The Bills are almost certain to remain one of the league’s most pass-happy teams, which can mean a lot of scoring, but it can also lead to some frustrating weeks for fantasy managers who start their running backs. Cook is currently being drafted outside the top 30 at the running back position, so his cost isn’t likely to be a killer for fantasy teams. Still, he’s someone whose upside is probably limited unless Josh Allen has an injury that somehow allows him to continue to pass the ball at a high level but doesn’t allow him to be quite as mobile as he normally is.

RB Damien Harris
(2022 RB Rank – No.50, 6.7 FPts/G)

While James Cook is currently projected to be the starter in Buffalo, the Bills did bring in two other between-the-tackles grinders to help shoulder the workload, one being Damien Harris and the other being Latavius Murray. After spending the past couple of seasons as the “1B” in New England, Harris is currently being projected to be the second option in this backfield and he could find himself getting some goal-line work this season in one of the league’s best offenses.

What’s interesting is that, while Harris is seven years younger than Murray, there’s a real case to be made that Murray was actually the better back between the two this past season, as he actually looked decent in Denver. In fact, he had two games with over 100 rushing yards in the final four weeks of the regular season.

This isn’t a backfield that fantasy managers will want to invest in, but there’s a chance that only one of Harris or Murray makes the roster, in which case that player probably has some value as a handcuff to Cook if nothing else. The Bills are one of the league’s most pass-heavy offenses, but even a mediocre talent like Devin Singletary was able to see double-digit carries in nine games during the 2022 regular season, so there’s some potential here for fantasy value. Truthfully, though, if both Harris and Murray make the 53-man roster and are active on Sundays then there’s a decent likelihood that neither of them ends up being worth much, as they’ll both likely see too little work to be worthwhile for fantasy.

WR Stefon Diggs
(2022 WR Rank – No.5, 13.0 FPts/G)

Stefon Diggs’ bizarre ongoing issues (or non-issues?) with the Bills have been one of the most talked-about situations in the NFL over the past month or so. The star wide receiver has reportedly been frustrated about his role in the Buffalo offense, which seems odd, considering he’s developed into one of the league’s most productive wide receivers over the past three seasons since arriving in Buffalo. Things seem to have cooled down recently, however, which should give fantasy managers some confidence that the 29-year-old will be returning to continue his dominance with superstar quarterback Josh Allen.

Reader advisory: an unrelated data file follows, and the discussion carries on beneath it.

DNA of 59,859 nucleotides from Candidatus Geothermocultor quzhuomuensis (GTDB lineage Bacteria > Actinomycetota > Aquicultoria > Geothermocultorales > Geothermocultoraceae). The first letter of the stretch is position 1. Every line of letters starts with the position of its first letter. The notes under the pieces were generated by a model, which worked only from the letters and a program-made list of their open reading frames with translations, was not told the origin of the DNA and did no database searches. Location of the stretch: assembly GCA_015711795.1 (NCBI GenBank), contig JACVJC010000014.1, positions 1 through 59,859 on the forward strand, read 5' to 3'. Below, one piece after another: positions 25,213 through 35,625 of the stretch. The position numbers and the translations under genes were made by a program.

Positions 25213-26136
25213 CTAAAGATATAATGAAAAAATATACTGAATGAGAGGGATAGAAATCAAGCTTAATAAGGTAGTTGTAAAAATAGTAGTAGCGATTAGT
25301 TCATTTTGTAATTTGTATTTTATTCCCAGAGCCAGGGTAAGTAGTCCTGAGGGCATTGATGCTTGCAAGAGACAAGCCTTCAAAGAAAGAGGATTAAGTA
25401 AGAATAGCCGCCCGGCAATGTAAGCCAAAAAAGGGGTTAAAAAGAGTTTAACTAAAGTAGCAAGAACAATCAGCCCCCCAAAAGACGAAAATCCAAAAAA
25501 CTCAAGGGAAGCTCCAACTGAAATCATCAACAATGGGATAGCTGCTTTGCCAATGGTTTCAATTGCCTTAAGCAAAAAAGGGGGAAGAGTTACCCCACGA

From a skills and situation standpoint, there’s really not much to be concerned about for Diggs. The real worry is that he’ll be turning 30 years old in November, which is a scary age for wide receivers as we’ve historically seen a lot of top-level pass-catchers drop off once they hit this milestone. Of course, it’s not as though there’s just a sudden drop-off and the player becomes unusable, but it’s something we’ll need to be at least aware of, and potentially be willing to address early in the year if Diggs is starting to not quite look like himself.

Nevertheless, the Bills really didn’t do much to address the pass-catching competition in their offense, so it seems likely that Diggs should remain one of the league’s most highly-targeted weapons again in 2023. The only real significant addition that the team made was with rookie tight end Dalton Kincaid and rookie tight ends don’t often do much in their first season. The other players in the offense have been around Buffalo and just don’t offer a compelling enough reason for Allen to start targeting them over Diggs, so feel free to draft this stud wide receiver early and often yet again this season.

WR Gabriel Davis
(2022 WR Rank – No.24, 8.4 FPts/G)

The 2021 playoff breakout from Gabe Davis had some fantasy managers making absolutely wild projections heading into this past season. Davis had never reached even 600 yards receiving in a regular season throughout his first two years, but that magical 2021 playoff run which saw him catch five touchdowns in two games, had people relying on him to be their WR3 or even WR2 for fantasy in 2022. The season started off hot, with Davis scoring a touchdown in Week 1, before scoring three more times prior to Week 6. But then things came crashing down, with the big play wideout failing to reach 100 yards in any game and scoring just three total touchdowns in his final 10 regular season contests. In short, he was essentially unusable for fantasy purposes following his short run of fantasy excellence.